Entertainment: The Sheffield (UK) Daily Telegraph advertises, at the “Sheffield Jungle” :

“Ginger, An Orang-Outang with accomplishments that know no laws. See him [at] The Jungle, daily at (about) 4.10 and 9.10.”


29th January 1913 (Wednesday)

BORN TODAY, In Louisville, Kentucky – Victor Mature, famous US film actor whose film career ran for 45 years, from 1939 to 1984.

Women’s suffrage: The Morning Post reports that after a confrontation with police officers at the entrance to the (UK) House of Commons over 20 “suffragists” (sic) , including “General” Drummond and “Miss” Sylvia Pankhurst have been arrested. Following an incitement to “destroy property” windows have been smashed at the Home Office, the Treasury and other Government Departments. The assembled crowds [of men?] had been hostile to the suffragists (?suffragettes), and some had to be “put into cabs or assisted on to omnibuses when matters became threatening”.

Shipping news: The Greek cargo steamer, Aeolus SS, carrying coal from Newport (Wales) to Piraeus in Greece, runs aground and is wrecked on the Wolves Rocks in the Bristol Channel (UK).

Society and Culture: The Nedlands Primary School opens for 33 pupils in Western Australia.

Congratulations, Nedlands Primary School!


26th January 1913 (Sunday)

BORN TODAY, in Rome, Italy – Mario Riva – The popular Italian film actor and TV personality who died in Verona in 1960 after falling from a stage.

Also Adolf Vodicka, from Czechoslovakia, one of the few surviving combatants of the Spanish Civil War, where he fought as part of the International Brigade.

First Balkan War: Ottoman and Bulgarian forces meet at the Battle of Bulair as the Turks make an attempt to relieve Adrionople (Edirne). In the resulting Bulgarian victory around 50% of the Turkish forces are killed.

Society and Culture: John Paul Jones, a US Naval Hero (or rebel “privateer” and terrorist, depending on your point of view) who died in 1792 in Paris, alone and forgotten, and who has spent much of the intervening period buried beneath a laundry in a Paris suburb, finds his final resting place – a marble sarcophagus (modelled on the tomb of Napoleon) in the US Naval Academy in Annapolis, Maryland, USA.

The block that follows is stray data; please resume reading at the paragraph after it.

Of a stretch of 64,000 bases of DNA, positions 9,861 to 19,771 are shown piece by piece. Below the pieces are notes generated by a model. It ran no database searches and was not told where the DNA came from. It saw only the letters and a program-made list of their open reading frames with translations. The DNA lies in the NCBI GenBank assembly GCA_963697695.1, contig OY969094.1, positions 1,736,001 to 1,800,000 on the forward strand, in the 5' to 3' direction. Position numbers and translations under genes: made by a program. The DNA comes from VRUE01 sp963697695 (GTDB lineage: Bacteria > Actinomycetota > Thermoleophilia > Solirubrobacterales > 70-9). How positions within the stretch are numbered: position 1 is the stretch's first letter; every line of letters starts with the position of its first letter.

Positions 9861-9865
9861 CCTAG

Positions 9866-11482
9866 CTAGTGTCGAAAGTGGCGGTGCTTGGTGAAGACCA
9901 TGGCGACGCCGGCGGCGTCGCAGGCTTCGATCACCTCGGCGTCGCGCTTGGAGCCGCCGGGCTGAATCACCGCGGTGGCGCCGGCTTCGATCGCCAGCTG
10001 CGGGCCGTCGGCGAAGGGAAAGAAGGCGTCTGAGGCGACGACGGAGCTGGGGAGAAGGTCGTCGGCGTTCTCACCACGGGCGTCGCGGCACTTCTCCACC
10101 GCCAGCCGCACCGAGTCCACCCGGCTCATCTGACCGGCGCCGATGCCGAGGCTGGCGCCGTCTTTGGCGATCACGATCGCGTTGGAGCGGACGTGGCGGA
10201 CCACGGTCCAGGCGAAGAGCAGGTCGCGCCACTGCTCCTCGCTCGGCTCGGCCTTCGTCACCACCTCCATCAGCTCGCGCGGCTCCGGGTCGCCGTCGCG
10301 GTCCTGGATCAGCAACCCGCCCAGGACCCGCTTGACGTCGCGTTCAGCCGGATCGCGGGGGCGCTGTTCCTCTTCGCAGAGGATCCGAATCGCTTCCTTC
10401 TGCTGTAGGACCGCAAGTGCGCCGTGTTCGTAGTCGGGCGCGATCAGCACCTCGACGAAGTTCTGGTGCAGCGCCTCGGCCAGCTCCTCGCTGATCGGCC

Colonial unrest: the USS Rainbow shifts her location from Olongapo to Cavite and remains in the Phillippines until 28 March 1913. The US is in the final stages of a 14 year war against insurgents in the Phillippines, which hostilities will end in June this year at the Battle of Bud Bagsak.

19th January 1913 (Sunday)

BORN TODAY – Rudolf Walter Wanderone, Jr., in New York City. As “Minnesota Fats”, a nickname he adopted from a film character allegedly based on him (from “The Hustler”, 1961), Rudy entered the American Billiard Congress Hall of Fame.

Antarctic Exploration: The five surviving mules from the Scott and Oates expedition are shot, after the rescue party reaches the Terra Nova (rescue ship). “The mules had played a vital historical role in the expedition for without them the world may never have known about the fate of Scott and his companions” [British Mule Society  Journal, Spring, 2004].

Another quiet Sunday, unless you happened to be Fats Minnesota’s mum or an unlucky mule in Antarctica…

14th January 1913 (Tuesday)

BORN TODAY – in Evangeline Parish, Louisiana, Luderin Darbone – Cajun-Western swing fiddler for the Hackberry Ramblers. He died in Sulphur, Louisiana in 2008, aged 95.

Also, Walter Liesner, who at the age of 94 years and 268 days (2007)  sets a Guinness world record by becoming the oldest person to perform a back flip into a swimming pool, in Wetzlar, Germany.

First Balkan War: – the London peace conference closes without reaching a successful outcome between the negotiating countries.

The Greek army achieves successes against the Turks (Ottoman Empire) in the early stages of the Battle of Bizani.

Science and technology: John Joseph Rawlings, engineer and building contractor from Richmond, England, is granted a patent (22680/11) for his new invention, the “Rawlplug”, an improved method for fixing objects to masonry walls.